Around about this time last year, Matt Wilkinson was watching pole position slip through his fingers. His sudden ascension to the number one position took everyone by surprise, none more so that the man himself.

Let’s go back to the win in Fiji, what do you take away from a win as opposed to a loss?
You take a lot of confidence from it, getting to surf so many heats is a rarity so it’s the best experience you’ll ever get in as much as it gives you a lot of heats that you can go back and analyse.Now it’s just a matter of sitting back and seeing what looks good and what looks bad.

And what have you deduced so far?
The whole final day was different, in the heat against Julian Wilson, I started off with three really good waves and had to hold out for the last bit and be smart and not let the leader head get to me.
The very next heat with Michel Bourez I was on the ropes with twenty minutes to go and needed to get a score on a pretty average wave, and that’s as much pressure as you’re going to get in a heat so to go from both extremes in the space of a day it was good to know that I can handle that. In the final I needed a score right at the end and I managed to wait and pick a wave that I knew I could get the score on. So it’s nice to know I’ve got that side of things under control.

What was going through your head paddling into that final wave against Michel?
There’s about five billion things to be honest. If the wave is borderline to getting the score you’ve got to push every turn but then of course there’s that risk of falling so you have to weigh everything up and decide if you’re going to have to surf outside your skin to get the score.I guess on that one though, I was trying not to fall off and look silly (giggles).

Matt Wilkinson burrowing towards a victory in the Outerknown Fiji Pro Photo: WSL/Ed Sloane

It was an interesting event in that all the heavy hitters were knocked out early yet the rookies really stepped up to the plate.
For sure, Micro (coach, Glen ‘Micro’ Hall) and I were talking about that before the event, in that, Fiji is usually a wave were more experienced guys do well and for pretty much for all the most experienced guys to fall out before round two it was impressive and kinda good for me at the same time. But to see the rookies on tour just come out so hard and a wave that is pretty intimidating with a bit of size, and be beating all those top guys at the same time was something to see.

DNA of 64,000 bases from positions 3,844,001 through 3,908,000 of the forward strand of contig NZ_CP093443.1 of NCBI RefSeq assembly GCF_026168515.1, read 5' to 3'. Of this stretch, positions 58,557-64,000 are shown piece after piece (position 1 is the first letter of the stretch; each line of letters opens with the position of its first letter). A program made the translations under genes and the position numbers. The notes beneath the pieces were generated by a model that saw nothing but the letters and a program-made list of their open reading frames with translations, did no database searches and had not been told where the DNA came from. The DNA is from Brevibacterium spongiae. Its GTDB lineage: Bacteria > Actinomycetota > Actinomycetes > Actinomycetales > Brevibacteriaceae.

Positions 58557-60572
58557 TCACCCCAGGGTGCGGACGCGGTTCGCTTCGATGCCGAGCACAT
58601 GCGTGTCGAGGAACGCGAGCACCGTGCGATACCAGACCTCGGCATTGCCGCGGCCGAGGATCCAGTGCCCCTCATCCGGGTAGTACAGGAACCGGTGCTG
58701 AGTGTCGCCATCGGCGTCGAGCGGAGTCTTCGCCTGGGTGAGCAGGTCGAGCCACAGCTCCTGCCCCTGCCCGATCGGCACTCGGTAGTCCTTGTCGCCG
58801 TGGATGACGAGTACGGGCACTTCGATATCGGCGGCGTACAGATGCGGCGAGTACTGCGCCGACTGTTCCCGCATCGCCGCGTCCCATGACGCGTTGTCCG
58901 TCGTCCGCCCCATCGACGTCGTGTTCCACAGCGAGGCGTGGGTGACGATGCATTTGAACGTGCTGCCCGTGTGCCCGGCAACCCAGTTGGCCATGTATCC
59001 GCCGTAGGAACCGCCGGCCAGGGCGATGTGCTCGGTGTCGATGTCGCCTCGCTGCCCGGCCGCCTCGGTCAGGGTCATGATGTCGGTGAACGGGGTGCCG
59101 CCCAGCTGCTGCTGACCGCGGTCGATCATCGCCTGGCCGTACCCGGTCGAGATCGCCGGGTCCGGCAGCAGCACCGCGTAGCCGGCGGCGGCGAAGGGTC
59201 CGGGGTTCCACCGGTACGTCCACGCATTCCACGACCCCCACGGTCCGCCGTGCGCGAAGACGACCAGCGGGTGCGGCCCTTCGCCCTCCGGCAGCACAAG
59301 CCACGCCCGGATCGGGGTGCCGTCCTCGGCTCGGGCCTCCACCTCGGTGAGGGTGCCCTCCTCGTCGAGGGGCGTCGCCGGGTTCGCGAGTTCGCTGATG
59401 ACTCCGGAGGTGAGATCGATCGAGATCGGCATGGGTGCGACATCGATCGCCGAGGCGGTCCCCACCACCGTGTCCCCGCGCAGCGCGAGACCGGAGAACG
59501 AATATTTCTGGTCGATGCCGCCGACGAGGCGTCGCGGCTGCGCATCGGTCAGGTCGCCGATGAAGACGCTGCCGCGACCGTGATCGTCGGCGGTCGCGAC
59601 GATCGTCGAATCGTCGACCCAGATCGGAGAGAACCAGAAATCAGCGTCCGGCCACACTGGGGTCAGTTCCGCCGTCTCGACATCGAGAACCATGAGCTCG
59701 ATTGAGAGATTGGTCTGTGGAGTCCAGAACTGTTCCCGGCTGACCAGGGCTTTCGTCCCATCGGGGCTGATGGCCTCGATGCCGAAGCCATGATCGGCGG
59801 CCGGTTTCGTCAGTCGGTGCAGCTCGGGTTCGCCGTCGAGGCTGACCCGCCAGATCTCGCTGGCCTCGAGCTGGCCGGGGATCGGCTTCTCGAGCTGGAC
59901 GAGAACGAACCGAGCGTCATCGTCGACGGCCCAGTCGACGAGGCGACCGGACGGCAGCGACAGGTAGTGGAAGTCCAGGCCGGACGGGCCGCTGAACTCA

What about the psychology of that yellow jersey? You had it for a while at the beginning of last year and watched it slip away, what’s it feel like to wear it this time around?
Last year it was just a whirl wind I had no idea it was coming, I honestly didn’t feel like there was any chance I could keep it and was kinda freaking out even though I was pretty excited to just be in that position. This time-because I had such a strong year last year and now starting this year with a few big results it feels like I’m definitely more in my comfort zone.  Having said that, obviously right now the top five are so close together it’s a pretty scary zone to be in.

And those comment sections online, do you pay much attention to what’s being written about you? It’s gets pretty nasty out there?
Nah, I don’t really look what everyone is saying, last year I let it get to me and it was a crazy situation to be in for the first time but now I feel pretty comfortable being up here and I’m ready to push as hard as I can.

So J-Bay is next then it’s off to Teahupoo. Sounds kinda good on paper but how does the prospect of competing at giant Chopes play with your sleeping habits?
Oh definitely, I was just in a wetsuit meeting here at Rip Curl and I was talking about floatation vests that you can paddle with (chuckles). I mean it’s always in the back of your mind that you could end up having a crazy day or event out there but then it might be two foot and the sacredness is for nothing. It’s just a matter of getting as ready as you can and dealing with what’s in front of you.

The Wave Wilko would like to forget from J-bay last year. 

Does the approach change from wave to wave?
Yes and no, I mean this whole leg (Fiji, J-Bay, Tahiti) is the power leg of the tour and for the most part they’re the best waves on tour. I’ve just been concentrating on going right again (chuckles) so I’m good to go when it kicks off.

And your final against Owen Wright at the Quiksilver Pro, it’s going back a bit but what are your recollections of that day?
That was pretty unbelievable, crazy day.  I was surfing with Owen a lot before the event I was a bit uncertain and he was a but uncertain and it was all a bit weird to go into the event so to see him come out, smash it and ultimately win it was a pretty wild experience. I balled my eyes out in that final, I mean don’t get me wrong I was trying pretty hard for him not to win and I was devastated to lose, but how could you not be happy for the fella?

Owen and Wilko enjoying a goofy embrace after the final of this year's Quiksilver Pro. Photo: WSL/Cestari